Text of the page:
Fogel and Yaniv were employed by RAFAEL. They were civil service employees for over fifteen years. At some point RAFAEL attempted to discharge them.
Herein a review of an appeal filed by the State of Israel at the National Labor Court. RAFAEL appealed from the decisions of Hon. Judge Doron Meiblum, Regional Labor Court in Haifa, declaring that the wrongful dismissal actions, i.e. firing civil service employees, Hanoch Fogel and Alex Yaniv were void.
The Case of Hanoch Fogel
In 1985 Fogel was on a Sabbatical leave, quite far away from the Israel. Then RAFAEL initiated his dismissal reasoning that he was unfit for his job. He however was unaware to this proceeding. From the fact that Fogel returned and continued to work with RAFAEL it is reasonable to believe that they revoked his first time dismissal.
The second attempt to dismiss Fogel was made in 1991, when RAFAEL made a reduction of stuff. In March 1992 there was the third unsuccessful attempt to fire Fogel. He and the Union objected RAFAEL's proposal that he would resign. Then he was harshly advised that there were negative written opinions about him already filed within his personal file. However Hanoch had not been given an opportunity to review his file as it should be done according to the regulations.
The forth attempt to dismiss Fogel was made in 1993. This appeal was filed at the National Labor Court, after Hanoch Fogel prevailed his lawsuit at the Regional Labor Court.
The Case of Alex Yaniv
Yaniv was not dismissed because of his said "bad record" although there were minor negative opinions about his accomplishments, the first of which was filed in 1980-81.
Cause of Action
On September 22, 1993, Fogel and Yaniv were informed about their dismissal from civil service at RAFAEL. On the next day union representatives asked to review their personal files and found inter alia that in Fogel's file there were three missing documents they had known about from a previous frivolous attempt to dismiss him.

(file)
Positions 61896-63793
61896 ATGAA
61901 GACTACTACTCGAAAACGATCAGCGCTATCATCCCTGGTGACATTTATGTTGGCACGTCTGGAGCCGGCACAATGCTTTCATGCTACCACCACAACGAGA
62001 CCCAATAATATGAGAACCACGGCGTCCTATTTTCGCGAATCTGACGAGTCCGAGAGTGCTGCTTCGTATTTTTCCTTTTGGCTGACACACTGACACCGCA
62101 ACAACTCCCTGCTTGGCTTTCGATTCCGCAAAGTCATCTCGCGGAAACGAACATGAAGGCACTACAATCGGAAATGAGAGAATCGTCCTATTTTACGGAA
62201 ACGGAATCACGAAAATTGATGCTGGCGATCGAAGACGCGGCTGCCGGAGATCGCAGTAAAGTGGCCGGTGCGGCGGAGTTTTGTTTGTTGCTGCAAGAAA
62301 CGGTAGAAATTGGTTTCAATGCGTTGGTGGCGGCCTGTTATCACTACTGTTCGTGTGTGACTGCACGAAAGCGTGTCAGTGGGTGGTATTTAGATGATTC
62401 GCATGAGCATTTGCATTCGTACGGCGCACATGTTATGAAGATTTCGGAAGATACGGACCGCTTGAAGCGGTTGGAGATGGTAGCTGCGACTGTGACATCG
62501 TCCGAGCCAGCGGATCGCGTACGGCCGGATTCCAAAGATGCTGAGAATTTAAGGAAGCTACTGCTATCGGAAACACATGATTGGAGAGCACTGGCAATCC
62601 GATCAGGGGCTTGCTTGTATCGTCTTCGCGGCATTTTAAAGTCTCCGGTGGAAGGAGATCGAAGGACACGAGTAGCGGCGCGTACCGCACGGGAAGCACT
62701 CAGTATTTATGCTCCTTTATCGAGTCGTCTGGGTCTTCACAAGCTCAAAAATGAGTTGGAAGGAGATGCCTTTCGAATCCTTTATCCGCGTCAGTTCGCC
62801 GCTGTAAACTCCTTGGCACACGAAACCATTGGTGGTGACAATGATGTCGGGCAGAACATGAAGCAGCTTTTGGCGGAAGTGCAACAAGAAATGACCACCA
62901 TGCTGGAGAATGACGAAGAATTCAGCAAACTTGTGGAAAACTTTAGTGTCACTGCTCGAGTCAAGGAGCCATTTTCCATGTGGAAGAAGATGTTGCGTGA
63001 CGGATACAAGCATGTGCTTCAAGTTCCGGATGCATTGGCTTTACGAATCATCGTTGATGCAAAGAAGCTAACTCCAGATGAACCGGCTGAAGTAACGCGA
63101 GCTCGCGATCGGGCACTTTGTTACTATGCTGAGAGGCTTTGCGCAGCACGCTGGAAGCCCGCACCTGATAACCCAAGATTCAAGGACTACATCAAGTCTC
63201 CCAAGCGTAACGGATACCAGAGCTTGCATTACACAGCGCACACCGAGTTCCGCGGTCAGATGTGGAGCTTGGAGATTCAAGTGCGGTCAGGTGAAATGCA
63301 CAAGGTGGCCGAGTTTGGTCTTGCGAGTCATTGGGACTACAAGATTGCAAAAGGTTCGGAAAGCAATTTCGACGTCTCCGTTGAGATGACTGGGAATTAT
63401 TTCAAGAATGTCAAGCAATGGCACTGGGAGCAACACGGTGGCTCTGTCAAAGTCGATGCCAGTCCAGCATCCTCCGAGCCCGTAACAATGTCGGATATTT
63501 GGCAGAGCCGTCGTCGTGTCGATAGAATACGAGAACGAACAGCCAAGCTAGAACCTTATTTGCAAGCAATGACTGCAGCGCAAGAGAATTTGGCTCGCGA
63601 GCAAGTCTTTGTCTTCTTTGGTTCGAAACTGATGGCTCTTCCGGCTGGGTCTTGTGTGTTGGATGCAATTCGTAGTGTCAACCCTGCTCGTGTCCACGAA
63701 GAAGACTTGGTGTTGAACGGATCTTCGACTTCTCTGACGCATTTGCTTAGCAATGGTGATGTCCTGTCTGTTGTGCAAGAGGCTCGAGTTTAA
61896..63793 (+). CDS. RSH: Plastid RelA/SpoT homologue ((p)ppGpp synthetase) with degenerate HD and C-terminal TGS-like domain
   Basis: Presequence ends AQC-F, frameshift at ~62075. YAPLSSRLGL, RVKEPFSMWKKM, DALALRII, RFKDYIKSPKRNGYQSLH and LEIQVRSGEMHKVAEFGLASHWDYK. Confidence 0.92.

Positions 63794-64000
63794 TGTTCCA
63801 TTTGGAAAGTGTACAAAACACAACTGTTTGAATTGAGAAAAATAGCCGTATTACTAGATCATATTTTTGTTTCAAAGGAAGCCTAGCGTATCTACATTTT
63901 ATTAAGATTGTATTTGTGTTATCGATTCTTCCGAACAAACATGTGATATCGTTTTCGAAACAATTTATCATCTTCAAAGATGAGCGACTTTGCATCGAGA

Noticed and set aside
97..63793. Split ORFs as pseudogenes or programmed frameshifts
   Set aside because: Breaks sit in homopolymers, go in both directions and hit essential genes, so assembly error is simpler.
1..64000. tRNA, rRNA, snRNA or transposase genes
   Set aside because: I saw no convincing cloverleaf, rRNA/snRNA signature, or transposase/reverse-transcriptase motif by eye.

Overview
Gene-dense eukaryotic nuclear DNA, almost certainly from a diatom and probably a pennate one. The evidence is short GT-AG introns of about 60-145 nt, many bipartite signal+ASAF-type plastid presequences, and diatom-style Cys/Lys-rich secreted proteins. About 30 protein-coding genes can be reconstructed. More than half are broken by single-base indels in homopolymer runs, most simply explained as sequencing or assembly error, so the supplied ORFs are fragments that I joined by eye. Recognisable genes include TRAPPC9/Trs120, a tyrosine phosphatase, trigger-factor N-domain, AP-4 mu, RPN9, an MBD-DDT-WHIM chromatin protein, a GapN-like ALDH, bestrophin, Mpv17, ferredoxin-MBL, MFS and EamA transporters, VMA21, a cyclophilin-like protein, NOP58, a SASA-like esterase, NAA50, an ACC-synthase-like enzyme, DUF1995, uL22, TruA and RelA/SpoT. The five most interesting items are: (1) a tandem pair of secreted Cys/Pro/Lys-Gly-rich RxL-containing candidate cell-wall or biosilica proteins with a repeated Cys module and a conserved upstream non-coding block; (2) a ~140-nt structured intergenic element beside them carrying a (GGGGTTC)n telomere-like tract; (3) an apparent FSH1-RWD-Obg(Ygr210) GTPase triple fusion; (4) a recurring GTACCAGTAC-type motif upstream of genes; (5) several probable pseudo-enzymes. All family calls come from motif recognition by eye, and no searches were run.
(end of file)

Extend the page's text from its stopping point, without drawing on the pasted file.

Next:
On September 24, 1993, Fogel made a complaint with the police against RAFAEL, because of illegal removal of documents from his personal file (which was an official file at the civil service). Consequently, on September 26, 1993, RAFAEL informed the Union that two documents were found except one. Consequently the Union demanded on October 4, 1993, that RAFAEL should correct its wrongdoing. RAFAEL replied on October 12, 1993, doing a little of its misconduct, claiming it was a rare and unique mistake. On October 1993, the Union refused to meet the management on next day, alleging that the management had not properly acted to correct its misconduct with respect to tampered personal files of its employees. On the next day RAFAEL requested Civil Service Commissioner to dismiss Fogel, Yaniv and another employee. The approval for these dismissals was promptly given on October 26, 1993, by the Civil Service Commissioner. The dismissed employees were informed on November 7, 1993, that their dismissal was effective December 12, 1993. On November 11,1993, Fogel, Yaniv and a third employee filed a lawsuit (94/12-566) against RAFAEL, contending their improper dismissal, also to withhold dismissal proceedings until a final decision would be ruled by the court.
The first preliminary hearing was held on November 22, 1993. Despite an agreement made between RAFAEL's management and the Union, it appeared that there were still missing documents in the personal files. RAFAEL despite court's intervention failed to provide the missing documents and protocols of meeting with the discharged employees and the Union. The only evidence presented before the court was Fogel's and Yaniv's testimonies, as follows: